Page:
The high-school pecking order was, in the end, almost totally irrelevant to the series, in part because you come to understand that the popular kids have woes, and wits, of their own. Jodie, a popular African-American hyperachiever, offers a useful contrast to Daria in her willingness to be more strategic about navigating the rocky shoals of adolescence. She doesn't share Daria's fairly narrow understanding of integrity. And Jodie's boyfriend Mack, one of Kevin's teammates on the football team, demonstrates—through his loyalty to Jodie, his sensitivity, and his intellect—that not all popular kids are vapid goons.
But it's Quinn, Daria's popular and attractive younger sister, who grew and changed the most over the course of the series. She starts out as a vicious, vacuous little monster who refuses to acknowledge that Daria, awkward in her glasses and clunky black boots, is her older sister. The portrayal of Quinn in early episodes was perhaps the most damning indictment of Daria, offering as it did a troublingly unnuanced and mean-spirited portrait of the popular. Quinn joins Lawndale High's Fashion Club, a group of young women who, like her, are portrayed as cluelessly boy-crazy. So far, so conventional.
Yet the complex dynamics within the Fashion Club—the subtle but constant power struggles—eventually became one of the most stimulating aspects of the series. The Fashion Club girls aren't necessarily the brightest bulbs, but they are as bound up in complex relationships as the brainier Daria and Jane. Quinn, meanwhile, eventually decides to cultivate her natural intelligence and to go beyond profiting only from her looks. Slowly but surely, she embraces Daria as a sister and as a confidante, expressing a protectiveness that also betrays great warmth.
To the show's great credit, the adults mature over the course of the series as well. The Morgendorffers are very much a 1990s family: upwardly mobile, prosperous, and shaped by the evolving boomer values of parents Jake and Helen. Jake, the kindly but scatterbrained father, was traumatized by military school and a cruel and capricious father. His crippling anxiety has left him a half-functioning man-child who plays second fiddle to Helen, the highly capable mother and wife and hard-charging lawyer. Helen is a kind of superwoman. She carries her heavy burdens lightly, but she always speaks with a breathy intensity and is highly attuned to how she and her family are perceived by others. Though capable of scolding her daughters, Helen is more inclined to go for the gentle reproach, knowing that it's more effective. Though it's subtle, you get the sense that Helen at the end of the series is less status-conscious than she was at the start, and more in tune with the changing moods of a daughter she has come to respect as an adult. To be sure, Jake doesn't grow quite as much. He's saddled with the role of comic relief, but he wears it well.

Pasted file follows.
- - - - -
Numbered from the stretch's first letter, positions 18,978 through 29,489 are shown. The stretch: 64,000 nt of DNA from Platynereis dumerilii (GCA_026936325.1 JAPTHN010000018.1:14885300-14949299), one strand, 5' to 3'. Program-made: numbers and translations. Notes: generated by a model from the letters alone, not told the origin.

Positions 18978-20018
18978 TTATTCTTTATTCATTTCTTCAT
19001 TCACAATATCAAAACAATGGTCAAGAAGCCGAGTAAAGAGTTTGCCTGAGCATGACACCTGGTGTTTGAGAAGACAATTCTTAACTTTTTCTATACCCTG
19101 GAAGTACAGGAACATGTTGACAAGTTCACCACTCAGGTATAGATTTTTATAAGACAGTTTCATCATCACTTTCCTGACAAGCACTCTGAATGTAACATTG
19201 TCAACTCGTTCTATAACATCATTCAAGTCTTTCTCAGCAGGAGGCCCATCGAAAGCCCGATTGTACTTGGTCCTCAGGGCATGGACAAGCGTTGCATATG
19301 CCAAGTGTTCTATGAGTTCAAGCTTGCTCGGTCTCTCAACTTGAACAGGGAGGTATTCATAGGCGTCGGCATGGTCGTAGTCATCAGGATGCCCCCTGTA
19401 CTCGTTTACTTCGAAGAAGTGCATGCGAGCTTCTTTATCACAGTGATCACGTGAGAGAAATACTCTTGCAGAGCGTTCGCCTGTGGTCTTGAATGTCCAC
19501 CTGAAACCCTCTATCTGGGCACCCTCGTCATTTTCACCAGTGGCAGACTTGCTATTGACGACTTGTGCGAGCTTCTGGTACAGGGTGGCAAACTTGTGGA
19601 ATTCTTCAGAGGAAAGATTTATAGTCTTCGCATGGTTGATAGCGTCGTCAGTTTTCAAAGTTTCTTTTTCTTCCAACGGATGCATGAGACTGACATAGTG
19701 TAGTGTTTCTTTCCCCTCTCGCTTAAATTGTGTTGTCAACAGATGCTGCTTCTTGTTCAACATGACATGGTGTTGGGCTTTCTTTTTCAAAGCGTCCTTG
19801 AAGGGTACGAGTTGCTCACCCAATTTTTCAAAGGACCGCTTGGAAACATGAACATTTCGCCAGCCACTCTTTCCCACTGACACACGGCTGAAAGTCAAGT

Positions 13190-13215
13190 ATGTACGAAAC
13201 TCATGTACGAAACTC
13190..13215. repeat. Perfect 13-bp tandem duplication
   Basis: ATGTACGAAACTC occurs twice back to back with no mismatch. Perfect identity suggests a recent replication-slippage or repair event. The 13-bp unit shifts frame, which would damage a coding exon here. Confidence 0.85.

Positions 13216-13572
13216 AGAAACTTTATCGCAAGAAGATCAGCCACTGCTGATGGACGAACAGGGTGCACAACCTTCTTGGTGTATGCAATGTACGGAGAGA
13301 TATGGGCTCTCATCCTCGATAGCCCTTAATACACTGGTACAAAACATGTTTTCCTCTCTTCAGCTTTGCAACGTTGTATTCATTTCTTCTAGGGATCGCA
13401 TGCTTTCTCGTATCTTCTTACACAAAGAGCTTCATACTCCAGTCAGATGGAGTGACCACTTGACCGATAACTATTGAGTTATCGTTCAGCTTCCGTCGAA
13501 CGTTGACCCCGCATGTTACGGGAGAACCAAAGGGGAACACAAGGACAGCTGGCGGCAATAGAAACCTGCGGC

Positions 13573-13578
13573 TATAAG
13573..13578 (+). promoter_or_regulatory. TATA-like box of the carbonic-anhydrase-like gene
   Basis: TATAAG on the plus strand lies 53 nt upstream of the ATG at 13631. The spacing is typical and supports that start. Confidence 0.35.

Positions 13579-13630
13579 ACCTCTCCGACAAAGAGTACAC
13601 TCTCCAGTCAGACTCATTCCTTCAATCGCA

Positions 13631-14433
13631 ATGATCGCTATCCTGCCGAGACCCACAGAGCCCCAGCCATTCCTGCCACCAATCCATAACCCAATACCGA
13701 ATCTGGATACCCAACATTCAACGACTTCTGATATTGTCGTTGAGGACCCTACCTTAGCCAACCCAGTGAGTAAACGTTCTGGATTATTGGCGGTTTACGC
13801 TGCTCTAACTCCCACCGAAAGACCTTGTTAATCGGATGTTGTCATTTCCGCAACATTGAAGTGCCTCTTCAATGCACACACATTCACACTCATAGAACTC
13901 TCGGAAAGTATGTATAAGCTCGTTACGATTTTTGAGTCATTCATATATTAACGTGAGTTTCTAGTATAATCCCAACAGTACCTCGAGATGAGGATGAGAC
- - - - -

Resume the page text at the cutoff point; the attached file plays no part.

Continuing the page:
One minor tragedy of the Daria DVD box set is that it includes vanishingly few traces of the soundtracks that accompanied the original episodes. Part of the charm of being an MTV animated series is that Daria was, despite the unchanging ensembles worn by its characters, very culturally au courant. Songs like the pulse-pounding classic "Getting Jiggy with It" and Beck's "Where's It's At" gave the series a cachet it otherwise would have lacked. Because of punishingly high license fees, the songs of my youth have been replaced by uninspired Garage Band loops. Somehow, though, this barely detracted from my enjoyment of the series. Then again, drinking a glass of molten lava would barely detract from my enjoyment of the series. It managed to create vividly drawn characters—teenage and grown-up—in an animated series with sub-Scrappy-Doo production values. Daria: The Complete Series will delight whether you were a wearer of clunky boots or president of the Fashion Club.
Reihan Salam is a writer in New York.